Published on Nov 21, 2015
The World Wide Web's current implementation is designed predominantly for information retrieval and display in a human readable form. Its data formats and protocols are neither intended nor suitable for machine-to-machine interaction without humans in the loop.
Emergent Internet uses - including peer- to- peer and grid computing - provide both a glimpse and impetus for evolving the Internet into a distributed computing platform.
What would be needed to make the Internet into a application-hosting platform. This would be a networked, distributed counterpart of the hosting environment that traditional operating system provides to application in a single node. Creating this platform requires additional functional layer to the Internet that can allocate and manage resources necessary for application execution.
Given such a hosting environment, software designers could create network application without having to know at design time the type or the number of nodes the application will execute on. With proper support, the system could allocate and bind software components to the resources they require at runtime, based on resource requirement, availability, connectivity and system state at actual time of execution. In contrast, early bindings tend to result in static allocations that cannot adapt well to resource, load and availability variations, thus the software components tend to be less efficient and have difficulty recovering from failures. The foundation of proposed approach is to disaggregate and virtualize.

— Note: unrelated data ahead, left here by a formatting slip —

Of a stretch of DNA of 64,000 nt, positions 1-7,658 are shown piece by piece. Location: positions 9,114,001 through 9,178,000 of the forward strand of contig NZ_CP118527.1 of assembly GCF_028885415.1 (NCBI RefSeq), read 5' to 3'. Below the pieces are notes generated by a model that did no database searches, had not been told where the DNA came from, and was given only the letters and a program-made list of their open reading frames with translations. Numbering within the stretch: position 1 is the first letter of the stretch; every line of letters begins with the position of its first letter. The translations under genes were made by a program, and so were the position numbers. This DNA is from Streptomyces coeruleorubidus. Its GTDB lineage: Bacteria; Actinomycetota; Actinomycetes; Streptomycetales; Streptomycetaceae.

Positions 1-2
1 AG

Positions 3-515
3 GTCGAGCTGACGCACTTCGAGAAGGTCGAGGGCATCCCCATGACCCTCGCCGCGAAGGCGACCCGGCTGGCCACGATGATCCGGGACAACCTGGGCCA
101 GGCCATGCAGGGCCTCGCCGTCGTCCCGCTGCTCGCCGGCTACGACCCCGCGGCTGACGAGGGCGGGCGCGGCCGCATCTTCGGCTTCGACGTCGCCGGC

System resources as services that can be described, discovered and dynamically configured at runtime to execute a application. Such a system can be built as a combination and extension of Web services, peer-to-peer computing, and grid computing standards and technologies,
It thus follows the successful internet model of adding minimal and relatively simple functional layers to meet requirements while atop already available technologies.
But it does not advocate an "Internet OS" approach that would provide some form of uniform or centralized global-resources management. Several theoretical and practical reasons makes such an approach undesirable, including its inability to scale and the need to provide and manage supporting software on every participating platform. Instead, we advocate a mechanism that supports spontaneous, dynamic, and voluntary collaboration among entities with their contributing resources.
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